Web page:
Oncotarget

Research Papers:

Anti-hepatocellular carcinoma properties of the anti-alcoholism drug disulfiram discovered to enzymatically inhibit the AMPK-related kinase SNARK in vitro

Kaku Goto, Naoya Kato and Raymond T. Chung _

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Oncotarget. 2016; 7:74987-74999. https://doi.org/10.18632/oncotarget.11820

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Abstract

Kaku Goto1, Naoya Kato1, Raymond T. Chung2

1The Advanced Clinical Research Center, The Institute of Medical Science, The University of Tokyo, Tokyo 108-8639, Japan

2Liver Center and Gastrointestinal Division, Department of Medicine, Massachusetts General Hospital, Harvard Medical School, Boston, MA 02114, USA

Correspondence to:

Raymond T. Chung, email: Chung.Raymond@mgh.harvard.edu

Naoya Kato, email: kato-2im@ims.u-tokyo.ac.jp

Keywords: disulfiram, Antabuse, SNARK, NUAK2, HCC

Received: April 19, 2016    Accepted: August 24, 2016    Published: September 02, 2016

ABSTRACT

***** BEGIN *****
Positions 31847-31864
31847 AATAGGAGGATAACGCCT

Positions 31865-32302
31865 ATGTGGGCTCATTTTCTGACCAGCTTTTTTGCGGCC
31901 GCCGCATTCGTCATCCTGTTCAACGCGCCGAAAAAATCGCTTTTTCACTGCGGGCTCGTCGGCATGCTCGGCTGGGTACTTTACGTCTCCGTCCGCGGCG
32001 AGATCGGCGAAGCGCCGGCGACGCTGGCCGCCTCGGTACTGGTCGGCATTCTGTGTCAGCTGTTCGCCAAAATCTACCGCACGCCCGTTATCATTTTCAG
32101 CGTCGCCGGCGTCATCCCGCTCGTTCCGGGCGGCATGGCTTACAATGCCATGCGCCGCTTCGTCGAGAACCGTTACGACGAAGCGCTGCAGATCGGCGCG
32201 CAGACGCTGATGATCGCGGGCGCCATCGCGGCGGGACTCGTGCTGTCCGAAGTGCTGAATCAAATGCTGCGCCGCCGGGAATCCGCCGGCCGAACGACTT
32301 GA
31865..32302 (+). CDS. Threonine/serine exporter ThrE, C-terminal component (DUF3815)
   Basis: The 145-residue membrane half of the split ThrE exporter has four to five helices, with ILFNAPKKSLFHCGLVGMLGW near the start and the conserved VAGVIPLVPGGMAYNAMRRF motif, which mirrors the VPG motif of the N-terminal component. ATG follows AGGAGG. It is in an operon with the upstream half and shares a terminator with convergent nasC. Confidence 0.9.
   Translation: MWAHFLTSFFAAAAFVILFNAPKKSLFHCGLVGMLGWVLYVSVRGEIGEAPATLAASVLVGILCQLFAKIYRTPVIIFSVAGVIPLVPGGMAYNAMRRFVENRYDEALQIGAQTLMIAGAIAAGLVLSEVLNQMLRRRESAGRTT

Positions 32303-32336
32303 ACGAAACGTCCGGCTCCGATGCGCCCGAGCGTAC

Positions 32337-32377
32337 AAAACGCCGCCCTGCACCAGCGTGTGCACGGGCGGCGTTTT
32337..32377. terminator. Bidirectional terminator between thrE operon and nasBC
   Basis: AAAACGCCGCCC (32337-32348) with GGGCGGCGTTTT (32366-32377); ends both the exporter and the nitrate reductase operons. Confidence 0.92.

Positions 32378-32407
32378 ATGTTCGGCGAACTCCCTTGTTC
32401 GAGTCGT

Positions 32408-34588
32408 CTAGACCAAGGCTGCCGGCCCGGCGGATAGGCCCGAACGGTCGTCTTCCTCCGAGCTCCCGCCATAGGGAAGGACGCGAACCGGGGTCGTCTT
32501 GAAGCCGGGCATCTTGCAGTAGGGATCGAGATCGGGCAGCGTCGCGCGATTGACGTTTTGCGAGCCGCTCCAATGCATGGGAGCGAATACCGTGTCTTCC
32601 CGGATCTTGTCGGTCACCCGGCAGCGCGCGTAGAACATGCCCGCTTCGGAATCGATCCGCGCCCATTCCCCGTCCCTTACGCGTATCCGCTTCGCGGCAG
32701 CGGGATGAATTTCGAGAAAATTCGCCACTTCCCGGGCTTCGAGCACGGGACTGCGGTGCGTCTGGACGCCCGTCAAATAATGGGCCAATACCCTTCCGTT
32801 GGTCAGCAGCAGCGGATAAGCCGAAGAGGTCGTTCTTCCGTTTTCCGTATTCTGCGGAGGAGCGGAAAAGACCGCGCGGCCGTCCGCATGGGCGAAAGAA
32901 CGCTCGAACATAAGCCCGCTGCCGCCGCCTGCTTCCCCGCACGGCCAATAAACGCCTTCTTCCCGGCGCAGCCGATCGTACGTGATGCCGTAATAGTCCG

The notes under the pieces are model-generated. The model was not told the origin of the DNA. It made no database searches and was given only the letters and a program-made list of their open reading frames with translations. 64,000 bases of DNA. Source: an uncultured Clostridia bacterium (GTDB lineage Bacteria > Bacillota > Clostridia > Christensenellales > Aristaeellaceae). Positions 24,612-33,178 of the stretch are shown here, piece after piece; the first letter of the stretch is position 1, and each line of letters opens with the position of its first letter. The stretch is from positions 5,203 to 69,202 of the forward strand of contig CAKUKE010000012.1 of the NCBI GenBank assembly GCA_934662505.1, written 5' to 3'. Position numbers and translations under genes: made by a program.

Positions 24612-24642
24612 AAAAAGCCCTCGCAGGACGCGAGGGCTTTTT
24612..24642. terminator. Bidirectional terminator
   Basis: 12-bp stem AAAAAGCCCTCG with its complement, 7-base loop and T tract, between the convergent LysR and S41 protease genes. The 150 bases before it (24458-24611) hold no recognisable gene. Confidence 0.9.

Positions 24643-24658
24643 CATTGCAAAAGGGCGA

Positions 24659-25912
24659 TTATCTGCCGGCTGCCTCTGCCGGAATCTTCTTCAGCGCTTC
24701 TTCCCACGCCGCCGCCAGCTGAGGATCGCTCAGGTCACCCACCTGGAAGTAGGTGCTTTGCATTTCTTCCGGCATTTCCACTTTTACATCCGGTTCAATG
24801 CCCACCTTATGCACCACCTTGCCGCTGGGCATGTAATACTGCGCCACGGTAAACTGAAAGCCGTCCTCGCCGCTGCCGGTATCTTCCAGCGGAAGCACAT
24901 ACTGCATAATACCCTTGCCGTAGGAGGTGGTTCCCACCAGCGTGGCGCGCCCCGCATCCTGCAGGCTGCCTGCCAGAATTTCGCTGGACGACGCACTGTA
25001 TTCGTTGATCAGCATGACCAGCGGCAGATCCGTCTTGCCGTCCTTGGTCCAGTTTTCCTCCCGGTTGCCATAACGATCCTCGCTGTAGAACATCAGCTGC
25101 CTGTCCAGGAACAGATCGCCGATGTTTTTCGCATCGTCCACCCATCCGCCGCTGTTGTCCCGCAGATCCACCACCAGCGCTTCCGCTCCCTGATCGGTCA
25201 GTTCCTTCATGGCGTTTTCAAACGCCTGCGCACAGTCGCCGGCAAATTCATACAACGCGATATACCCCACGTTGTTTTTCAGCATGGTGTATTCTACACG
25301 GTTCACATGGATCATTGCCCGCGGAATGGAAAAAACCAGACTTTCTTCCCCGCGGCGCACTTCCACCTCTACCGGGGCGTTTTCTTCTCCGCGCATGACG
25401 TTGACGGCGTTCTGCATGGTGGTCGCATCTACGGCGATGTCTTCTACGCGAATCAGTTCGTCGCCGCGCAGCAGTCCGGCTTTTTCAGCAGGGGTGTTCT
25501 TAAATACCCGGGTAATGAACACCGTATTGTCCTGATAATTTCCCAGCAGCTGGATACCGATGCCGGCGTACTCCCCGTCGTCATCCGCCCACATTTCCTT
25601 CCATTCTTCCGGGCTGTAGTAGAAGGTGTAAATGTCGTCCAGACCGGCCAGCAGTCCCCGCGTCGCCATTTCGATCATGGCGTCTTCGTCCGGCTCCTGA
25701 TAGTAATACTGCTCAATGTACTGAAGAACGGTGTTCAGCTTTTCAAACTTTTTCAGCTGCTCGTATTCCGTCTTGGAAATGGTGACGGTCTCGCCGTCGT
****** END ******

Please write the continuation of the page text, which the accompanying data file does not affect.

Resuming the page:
We recently described that the anti-apoptotic AMPK-related kinase, SNARK, promotes transforming growth factor (TGF)-β signaling in hepatocellular carcinoma (HCC) cells, as a potentially new therapeutic target. Here we explored FDA-approved drugs inhibiting the enzymatic activity of SNARK, using an in vitro luminescence kinase assay system. Interestingly, the long-used anti-alcoholism drug disulfiram (DSF), also known as Antabuse, emerged as the top hit. Enzymatic kinetics analyses revealed that DSF inhibited SNARK kinase activity in a noncompetitive manner to ATP or phosphosubstrates. Comparative in vitro analyses of DSF analogs indicated the significance of the disulfide bond-based molecular integrity for the kinase inhibition. DSF suppressed SNARK-promoted TGF-β signaling and demonstrated anti-HCC effects. The chemical and enzymatic findings herein reveal novel pharmacological effects of and use for DSF and its derivatives, and could be conducive to prevention and inhibition of liver fibrosis and HCC.


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